Now, therefore, I, Abraham Lincoln, President of the United States, by virtue of the authority vested in me by the Constitution and laws, do hereby declare that in my judgment the public safety especially requires that the suspension of the privilege of the writ of habeas corpus so proclaimed in the said proclamation of the 15th of September, 1863, be made effectual and be duly enforced in and throughout the said State of Kentucky, and that martial law be for the present declared therein. I do therefore hereby require of the military officers of the said State that the privilege of the habeas corpus be effectually suspended within the said State, according to the aforesaid proclamation, and that martial law be established therein to take effect from the date of this proclamation, the said suspension and establishment of martial law to continue until this proclamation shall be revoked or modified, but not beyond the period when the said rebellion shall have been suppressed or come to an end. And I do hereby require and command, as well as military officers, all civil officers and authorities existing or found within the said State of Kentucky, to take notice of this proclamation and to give full effect to the same. The martial laws herein proclaimed and the things in that respect herein ordered will not be deemed or taken to interfere with the holding of lawful elections, or with the proceedings of the constitutional Legislature of Kentucky, or with the administration of justice in the courts of law existing therein between citizens of the United States in suits or proceedings which do not affect the military operations or the constituted authorities of the government of the United States.

In testimony whereof I have hereunto set my hand and caused the seal of the United States to be affixed. Done at the City of Washington this 5th day of July, in the year of our Lord 1864, and of the independence of the United States the eighty-eighth.

ABRAHAM LINCOLN. By the President: WILLIAM H. SEWARD, Secretary of State.

PROCLAMATION FOR A DAY OF PRAYER, JULY 7, 1864.

BY THE PRESIDENT OF THE UNITED STATES OF AMERICA:

A Proclamation.

Whereas, the Senate and House of Representatives at their last session adopted a concurrent resolution, which was approved on the second day of July instant, and which `was in the words following, namely:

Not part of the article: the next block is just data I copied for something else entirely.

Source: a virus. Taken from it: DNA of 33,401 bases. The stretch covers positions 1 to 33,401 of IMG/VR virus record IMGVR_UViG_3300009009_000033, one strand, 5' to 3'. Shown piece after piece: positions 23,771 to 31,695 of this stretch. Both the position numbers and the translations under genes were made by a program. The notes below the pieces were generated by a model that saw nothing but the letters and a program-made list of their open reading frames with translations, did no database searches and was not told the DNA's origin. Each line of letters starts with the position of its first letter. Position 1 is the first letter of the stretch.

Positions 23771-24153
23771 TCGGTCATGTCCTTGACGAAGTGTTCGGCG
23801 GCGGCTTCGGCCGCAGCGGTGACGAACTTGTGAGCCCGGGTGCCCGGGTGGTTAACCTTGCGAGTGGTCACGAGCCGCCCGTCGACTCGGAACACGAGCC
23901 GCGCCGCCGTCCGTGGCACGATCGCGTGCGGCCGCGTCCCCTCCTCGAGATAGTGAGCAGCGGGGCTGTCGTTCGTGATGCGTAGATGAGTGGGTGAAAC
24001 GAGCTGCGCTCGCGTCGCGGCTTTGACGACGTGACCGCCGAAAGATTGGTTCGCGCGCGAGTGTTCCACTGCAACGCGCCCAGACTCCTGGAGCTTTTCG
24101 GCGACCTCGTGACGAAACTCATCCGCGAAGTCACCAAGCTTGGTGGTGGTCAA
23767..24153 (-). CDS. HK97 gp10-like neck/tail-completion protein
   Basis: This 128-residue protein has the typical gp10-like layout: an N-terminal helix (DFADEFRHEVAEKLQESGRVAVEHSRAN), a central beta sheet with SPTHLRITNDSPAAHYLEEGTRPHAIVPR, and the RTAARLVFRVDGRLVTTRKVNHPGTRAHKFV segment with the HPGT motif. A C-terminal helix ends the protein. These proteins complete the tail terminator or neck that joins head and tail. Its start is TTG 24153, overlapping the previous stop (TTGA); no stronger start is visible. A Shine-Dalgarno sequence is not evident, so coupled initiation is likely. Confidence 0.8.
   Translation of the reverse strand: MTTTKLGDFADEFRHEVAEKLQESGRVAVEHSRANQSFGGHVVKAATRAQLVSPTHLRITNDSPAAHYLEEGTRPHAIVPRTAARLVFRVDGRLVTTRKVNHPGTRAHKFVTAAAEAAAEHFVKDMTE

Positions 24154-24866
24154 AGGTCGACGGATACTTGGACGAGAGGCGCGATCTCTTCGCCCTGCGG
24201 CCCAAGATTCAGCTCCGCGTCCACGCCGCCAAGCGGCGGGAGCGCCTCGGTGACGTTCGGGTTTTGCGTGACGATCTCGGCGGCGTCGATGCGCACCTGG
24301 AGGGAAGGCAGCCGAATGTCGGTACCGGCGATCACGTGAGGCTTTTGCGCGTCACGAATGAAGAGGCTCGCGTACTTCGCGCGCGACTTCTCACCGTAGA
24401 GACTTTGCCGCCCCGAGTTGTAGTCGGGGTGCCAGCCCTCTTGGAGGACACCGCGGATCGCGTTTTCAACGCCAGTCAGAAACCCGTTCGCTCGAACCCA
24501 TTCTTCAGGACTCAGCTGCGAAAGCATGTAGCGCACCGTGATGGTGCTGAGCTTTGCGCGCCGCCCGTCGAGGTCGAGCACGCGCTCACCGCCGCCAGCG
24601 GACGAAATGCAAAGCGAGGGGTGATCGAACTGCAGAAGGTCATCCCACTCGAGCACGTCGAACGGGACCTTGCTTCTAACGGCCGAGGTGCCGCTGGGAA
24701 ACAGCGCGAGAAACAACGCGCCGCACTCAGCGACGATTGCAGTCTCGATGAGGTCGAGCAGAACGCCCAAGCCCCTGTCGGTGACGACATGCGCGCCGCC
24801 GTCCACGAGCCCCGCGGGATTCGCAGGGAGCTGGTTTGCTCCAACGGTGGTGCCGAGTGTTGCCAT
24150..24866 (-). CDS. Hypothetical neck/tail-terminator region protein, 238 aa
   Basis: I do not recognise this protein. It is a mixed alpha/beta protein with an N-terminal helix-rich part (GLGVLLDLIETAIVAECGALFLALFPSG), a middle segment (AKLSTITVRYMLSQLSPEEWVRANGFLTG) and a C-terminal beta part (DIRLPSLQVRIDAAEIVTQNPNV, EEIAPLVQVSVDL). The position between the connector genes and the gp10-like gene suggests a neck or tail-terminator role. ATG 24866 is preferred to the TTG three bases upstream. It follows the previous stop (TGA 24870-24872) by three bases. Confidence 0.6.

That the President of the United States be requested to appoint a day of humiliation and prayer by the people of the United States, that he request his constitutional advisers at the head of the Executive Departments to unite with him, as Chief Magistrate of the nation, at the City of Washington, and the members of Congress, and all magistrates, all civil, military, and naval officers, all soldiers, sailors, and marines, with all loyal and law-abiding people, to convene at their usual places of worship, or wherever they may be, to confess and to repent of their manifold sins, to implore the compassion and forgiveness of the Almighty, that, if consistent with His will, the existing rebellion may be speedily suppressed, and the supremacy of the Constitution and laws of the United States may be established throughout all the States; to implore Him, as the Supreme Ruler of the world, not to destroy us as a people, nor suffer us to be destroyed by the hostility or connivance of other nations, or by obstinate adhesion to our own counsels which may be in conflict with His eternal, purposes, and to implore Him to enlighten the mind of the nation to know and do His will, humbly believing that it is in accordance with His will that our place should be maintained as a united people among the family of nations; to implore Him to grant to our armed defenders, and the masses of the people, that courage, power of resistance, and endurance necessary to secure that result; to implore Him in His infinite goodness to soften the hearts, enlighten the minds, and quicken the conscience of those in rebellion, that they may lay down their arms, and speedily return to their allegiance to the United States, that they may not be utterly destroyed, that the effusion of blood may be stayed, and that unity and fraternity may be restored, and peace established throughout all our borders.

Abraham Lincoln
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